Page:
The Lollipop Man

Reviewed by Matt Forrest

Over the last year, the majority of us have had spare time on our hands. Some of us have got fitter, some of us have tackled the bookshelves that feature prominently on our zoom quiz backgrounds, and some of us have done sweet FA. However, one thing I can pretty much guarantee, is that at some point over the last 12 months most of us will have been sucked into a good TV murder mystery. It may have been one of Netflix’s countless true crime documentaries, the BBC’s Line of Duty, or ITV’s The Bay; at some point we’ll have been shocked or screaming at the telly, uttering that immortal line, “I knew it was him!”

Well the good people at Unsolved Online Creations, have tapped into our blood lust with their first offering, The Lollipop Man? The brainchild of Stacey Harcourt and John O’Neill, this interactive, online murder mystery, provides something a little different to ease the lock down blues while putting our newly found amateur sleuthing skills to good use.

Set at the turn of the millennium in Salford, local lollipop man Martin Morris, is found brutally murdered by the Irwell, with a list of subjects as long as his luminous stick. Suspects include, the dead man’s daughter, Kayla Morris (Stacey Harcourt), or maybe local thug, Paul Cheadle, (John O’Neill) or could it be a lifelong friend of Martin’s, Mandy Newton (Fiona Boylan)?  These are just three of the eight suspects.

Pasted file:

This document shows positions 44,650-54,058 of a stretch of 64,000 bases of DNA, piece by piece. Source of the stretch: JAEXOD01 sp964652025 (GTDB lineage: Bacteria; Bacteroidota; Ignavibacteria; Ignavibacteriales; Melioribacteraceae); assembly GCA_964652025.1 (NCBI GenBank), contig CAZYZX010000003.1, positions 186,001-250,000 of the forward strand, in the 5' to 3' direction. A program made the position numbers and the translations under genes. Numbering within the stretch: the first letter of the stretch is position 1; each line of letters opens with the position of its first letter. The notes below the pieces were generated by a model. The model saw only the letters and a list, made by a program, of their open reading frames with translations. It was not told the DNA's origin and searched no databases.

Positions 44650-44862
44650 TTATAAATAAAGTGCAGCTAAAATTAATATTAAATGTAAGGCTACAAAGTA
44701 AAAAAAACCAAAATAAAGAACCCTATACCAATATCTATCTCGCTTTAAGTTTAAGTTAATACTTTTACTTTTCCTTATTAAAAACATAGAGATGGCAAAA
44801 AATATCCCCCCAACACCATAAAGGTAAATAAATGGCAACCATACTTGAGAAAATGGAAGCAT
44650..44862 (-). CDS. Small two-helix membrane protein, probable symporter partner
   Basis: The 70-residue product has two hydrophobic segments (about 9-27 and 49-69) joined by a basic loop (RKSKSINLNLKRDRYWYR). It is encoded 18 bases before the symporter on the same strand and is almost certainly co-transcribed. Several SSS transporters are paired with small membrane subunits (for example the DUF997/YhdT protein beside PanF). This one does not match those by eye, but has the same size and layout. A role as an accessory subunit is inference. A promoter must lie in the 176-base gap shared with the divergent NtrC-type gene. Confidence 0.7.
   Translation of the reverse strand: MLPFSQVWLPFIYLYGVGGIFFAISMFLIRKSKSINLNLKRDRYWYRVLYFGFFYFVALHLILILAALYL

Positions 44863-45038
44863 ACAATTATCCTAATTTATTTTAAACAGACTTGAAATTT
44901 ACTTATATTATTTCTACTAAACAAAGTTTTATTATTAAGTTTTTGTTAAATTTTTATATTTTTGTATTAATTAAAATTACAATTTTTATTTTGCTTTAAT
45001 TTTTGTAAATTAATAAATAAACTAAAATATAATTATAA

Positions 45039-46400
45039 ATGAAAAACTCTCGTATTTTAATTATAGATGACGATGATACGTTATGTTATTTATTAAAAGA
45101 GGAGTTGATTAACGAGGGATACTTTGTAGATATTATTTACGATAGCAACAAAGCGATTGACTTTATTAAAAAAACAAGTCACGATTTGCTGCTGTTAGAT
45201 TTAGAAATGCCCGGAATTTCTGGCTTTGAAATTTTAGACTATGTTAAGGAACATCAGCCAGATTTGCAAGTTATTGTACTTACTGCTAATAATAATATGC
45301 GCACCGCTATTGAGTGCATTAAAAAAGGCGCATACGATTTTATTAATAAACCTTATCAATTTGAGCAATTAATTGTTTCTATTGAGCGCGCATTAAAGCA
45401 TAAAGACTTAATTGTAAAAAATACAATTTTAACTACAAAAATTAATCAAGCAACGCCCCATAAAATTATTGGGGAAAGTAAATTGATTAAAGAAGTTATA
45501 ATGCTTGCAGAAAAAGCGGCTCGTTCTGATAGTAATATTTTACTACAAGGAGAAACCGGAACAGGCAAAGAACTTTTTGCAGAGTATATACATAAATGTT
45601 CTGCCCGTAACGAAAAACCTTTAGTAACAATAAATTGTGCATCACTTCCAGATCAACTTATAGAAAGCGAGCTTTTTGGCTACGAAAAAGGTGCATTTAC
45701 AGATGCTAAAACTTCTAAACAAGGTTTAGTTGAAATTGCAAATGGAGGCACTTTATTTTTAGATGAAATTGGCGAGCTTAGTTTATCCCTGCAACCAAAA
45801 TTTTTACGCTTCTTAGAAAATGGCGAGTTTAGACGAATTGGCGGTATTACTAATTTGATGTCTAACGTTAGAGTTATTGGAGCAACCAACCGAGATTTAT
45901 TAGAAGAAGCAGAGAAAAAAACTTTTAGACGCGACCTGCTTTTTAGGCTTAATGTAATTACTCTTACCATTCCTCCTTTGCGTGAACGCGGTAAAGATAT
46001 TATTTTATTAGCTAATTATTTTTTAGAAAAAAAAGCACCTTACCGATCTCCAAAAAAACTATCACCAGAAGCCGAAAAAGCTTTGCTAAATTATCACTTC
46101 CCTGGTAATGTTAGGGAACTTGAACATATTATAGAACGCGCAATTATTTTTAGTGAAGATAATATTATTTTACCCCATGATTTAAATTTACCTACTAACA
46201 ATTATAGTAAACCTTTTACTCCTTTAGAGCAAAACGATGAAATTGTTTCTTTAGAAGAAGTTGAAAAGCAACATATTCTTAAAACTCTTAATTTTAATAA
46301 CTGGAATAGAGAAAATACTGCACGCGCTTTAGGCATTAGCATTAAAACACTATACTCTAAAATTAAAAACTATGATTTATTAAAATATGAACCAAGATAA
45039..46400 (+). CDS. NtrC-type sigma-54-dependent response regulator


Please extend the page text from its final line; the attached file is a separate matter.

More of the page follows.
Each suspect gives their accounts of this fateful night, spread over several nights on the Unsolved Online Creations, Youtube channel, ( these come in the form of short police interrogation interviews. In addition, new evidence is also released containing clues (or red herrings) as to whom the culprit might be.

This is a fun, innovative way to spend some time each week. Like any good murder-mystery, it keeps you on your toes. We’re three weeks in and I’m still non the wiser. You can pick it up any time, as all videos are on Youtube: I only started last week and am hooked.

It is a bold attempt to do something fresh. The performances are solid throughout, nothing fancy or OTT, just believable and intriguing enough to draw you in. The police questions that move the action forward can be a little jarring at times, and I wish more time and care had been spent on how they are delivered, but this is a minor quibble for what is an ambitious project, which on the whole wants to create conversation, debate and, most of all, a community and the chance to use the internet for something other than a zoom quiz!

The Lollipop Man? is online and can be found at:

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